Another area where Republicans have appeared out of step with a growing number of Americans, particularly young Americans, is the question of same-sex marriage. President Obama came out in support of gay marriage on May 9, 2012 in the midst of the presidential campaign. On Nov. 6, 2012 voters in Maine, Maryland and Washington approved ballot measures legalizing same-sex marriage and voters in Minnesota rejected a constitutional amendment to deny same sex couples the right to marry. The U.S. Supreme Court is to take up the issue on March 26-27. Some in the Republican Party are shifting their positions; most notably on March 14, Sen. Rob Portman (OH) renounced his opposition to gay marriage.
Priebus outlined a "bottom up" RNC voter engagement effort, involving hundreds of paid people. He stated, "We're going to be doing voter engagement at a granular, community level starting now," He noted that the RNC had been severely hampered in the last cycle because of its financial difficulties. At the time he started in Jan. 2011, Priebus recalled, "both credit cards of the RNC were suspended." Priebus said he had even resorted to using his own credit card at times; the Committee only had 80 to 100 employees. Meanwhile, Democrats had hundreds of people on the ground in 2011 (through Organizing for Action at the Democratic National Committee).
Finally, the report makes a number of recommendations about the presidential primary process which would result in a significantly different campaign flow than in 2012. First, it calls for a more rational number of debates. Instead of the 20 debates Republican candidates participated in during 2011-12, there would be "a still robust number of approximately 10 to 12, with the first occurring no earlier than September 1, 2015." Second the report calls for the national Convention to be held in late June or early July instead of late August or September "to allow our nominee more time to begin the general election phase." An early convention would in turn force a shorter primary season. (Critics fear this change could favor establishment over grassroots candidates).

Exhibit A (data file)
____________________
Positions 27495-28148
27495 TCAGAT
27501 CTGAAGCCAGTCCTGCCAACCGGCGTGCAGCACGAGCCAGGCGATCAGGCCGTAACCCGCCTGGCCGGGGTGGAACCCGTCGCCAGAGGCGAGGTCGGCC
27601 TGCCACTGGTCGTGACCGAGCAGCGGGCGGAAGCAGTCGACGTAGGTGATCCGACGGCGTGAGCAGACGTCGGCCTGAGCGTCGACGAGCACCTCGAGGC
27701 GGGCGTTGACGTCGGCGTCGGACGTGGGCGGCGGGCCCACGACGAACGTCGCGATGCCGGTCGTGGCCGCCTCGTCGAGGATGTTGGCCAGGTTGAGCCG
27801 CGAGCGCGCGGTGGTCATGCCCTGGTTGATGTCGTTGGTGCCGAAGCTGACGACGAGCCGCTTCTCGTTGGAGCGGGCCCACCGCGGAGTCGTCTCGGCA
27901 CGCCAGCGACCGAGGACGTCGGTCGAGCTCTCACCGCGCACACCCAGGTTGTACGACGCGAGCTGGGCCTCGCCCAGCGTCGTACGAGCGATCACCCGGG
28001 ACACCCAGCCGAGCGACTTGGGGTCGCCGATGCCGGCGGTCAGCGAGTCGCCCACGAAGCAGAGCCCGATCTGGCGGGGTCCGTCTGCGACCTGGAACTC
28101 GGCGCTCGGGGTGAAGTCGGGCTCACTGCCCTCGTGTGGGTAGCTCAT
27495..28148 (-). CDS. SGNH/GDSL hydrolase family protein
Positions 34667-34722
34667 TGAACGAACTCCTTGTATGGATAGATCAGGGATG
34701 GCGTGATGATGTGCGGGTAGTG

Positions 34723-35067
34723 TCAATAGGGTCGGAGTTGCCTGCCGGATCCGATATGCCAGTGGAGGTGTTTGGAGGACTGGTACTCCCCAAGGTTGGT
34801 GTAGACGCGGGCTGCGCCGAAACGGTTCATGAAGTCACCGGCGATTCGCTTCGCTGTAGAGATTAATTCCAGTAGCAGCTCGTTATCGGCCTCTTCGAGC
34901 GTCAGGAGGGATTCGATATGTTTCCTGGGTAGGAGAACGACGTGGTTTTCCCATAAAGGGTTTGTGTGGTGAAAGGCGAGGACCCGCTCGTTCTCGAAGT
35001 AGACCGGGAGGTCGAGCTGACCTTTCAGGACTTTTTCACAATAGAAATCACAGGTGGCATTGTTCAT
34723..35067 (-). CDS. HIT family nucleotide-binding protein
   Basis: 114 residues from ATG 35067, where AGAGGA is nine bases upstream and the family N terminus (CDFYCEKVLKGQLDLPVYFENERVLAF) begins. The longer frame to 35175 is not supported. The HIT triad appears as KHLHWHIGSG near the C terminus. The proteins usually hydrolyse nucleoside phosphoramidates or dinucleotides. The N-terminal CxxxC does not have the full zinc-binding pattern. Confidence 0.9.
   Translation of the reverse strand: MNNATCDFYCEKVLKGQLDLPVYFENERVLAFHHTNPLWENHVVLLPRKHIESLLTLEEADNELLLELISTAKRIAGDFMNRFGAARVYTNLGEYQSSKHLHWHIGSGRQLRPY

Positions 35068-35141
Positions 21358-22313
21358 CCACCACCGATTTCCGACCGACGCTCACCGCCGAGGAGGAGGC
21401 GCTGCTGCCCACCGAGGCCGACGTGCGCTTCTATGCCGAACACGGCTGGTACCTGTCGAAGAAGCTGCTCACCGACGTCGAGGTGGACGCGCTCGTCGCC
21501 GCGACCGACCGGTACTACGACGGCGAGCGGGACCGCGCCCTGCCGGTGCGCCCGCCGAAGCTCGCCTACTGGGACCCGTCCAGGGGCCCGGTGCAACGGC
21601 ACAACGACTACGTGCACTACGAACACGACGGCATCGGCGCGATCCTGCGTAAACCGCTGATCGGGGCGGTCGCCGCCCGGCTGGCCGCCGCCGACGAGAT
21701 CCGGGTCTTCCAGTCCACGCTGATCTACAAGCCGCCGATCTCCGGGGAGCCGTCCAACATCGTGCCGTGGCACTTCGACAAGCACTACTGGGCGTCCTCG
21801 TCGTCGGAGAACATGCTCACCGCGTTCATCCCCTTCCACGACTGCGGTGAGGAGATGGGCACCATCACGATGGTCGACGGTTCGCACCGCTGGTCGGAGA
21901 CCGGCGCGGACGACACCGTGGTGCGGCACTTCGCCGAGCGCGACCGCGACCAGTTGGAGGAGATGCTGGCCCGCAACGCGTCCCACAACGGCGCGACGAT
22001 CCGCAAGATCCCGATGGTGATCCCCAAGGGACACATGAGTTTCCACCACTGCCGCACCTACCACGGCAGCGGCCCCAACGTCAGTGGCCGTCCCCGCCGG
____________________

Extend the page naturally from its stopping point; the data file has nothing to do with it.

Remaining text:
In addition to the recommendations in the report, the group presented other recommendations to the chairman, and it would be interesting to find out what those are.
The release of the RNC report follows the recent 40th annual Conservative Political Action Conference, held across the Potomac River at National Harbor, MD on March 14-16. The conference drew thousands of activists from around the country, ranging from Tea Party members to social conservatives to more libertarian minded activists, for three days of speeches from prominent conservative speakers, networking and films. While the theme of the conference was the forward-looking "America's Future: The Next Generation of Conservatives," the subject of Republicans' loss in the presidential race inevitably came up. For example, Sen. Rand Paul (R-KY) drew a fair bit of attention with his remarks that "the GOP of old has grown stale and moss-covered—I don’t think we need to name any names here, do we?” In addition to obvious deficiencies in the ground game and technology, conference attendees and speakers pointed to the Republican establishment, to consultants and to the lack of a bold, conservative message as being key factors in Romney's defeat.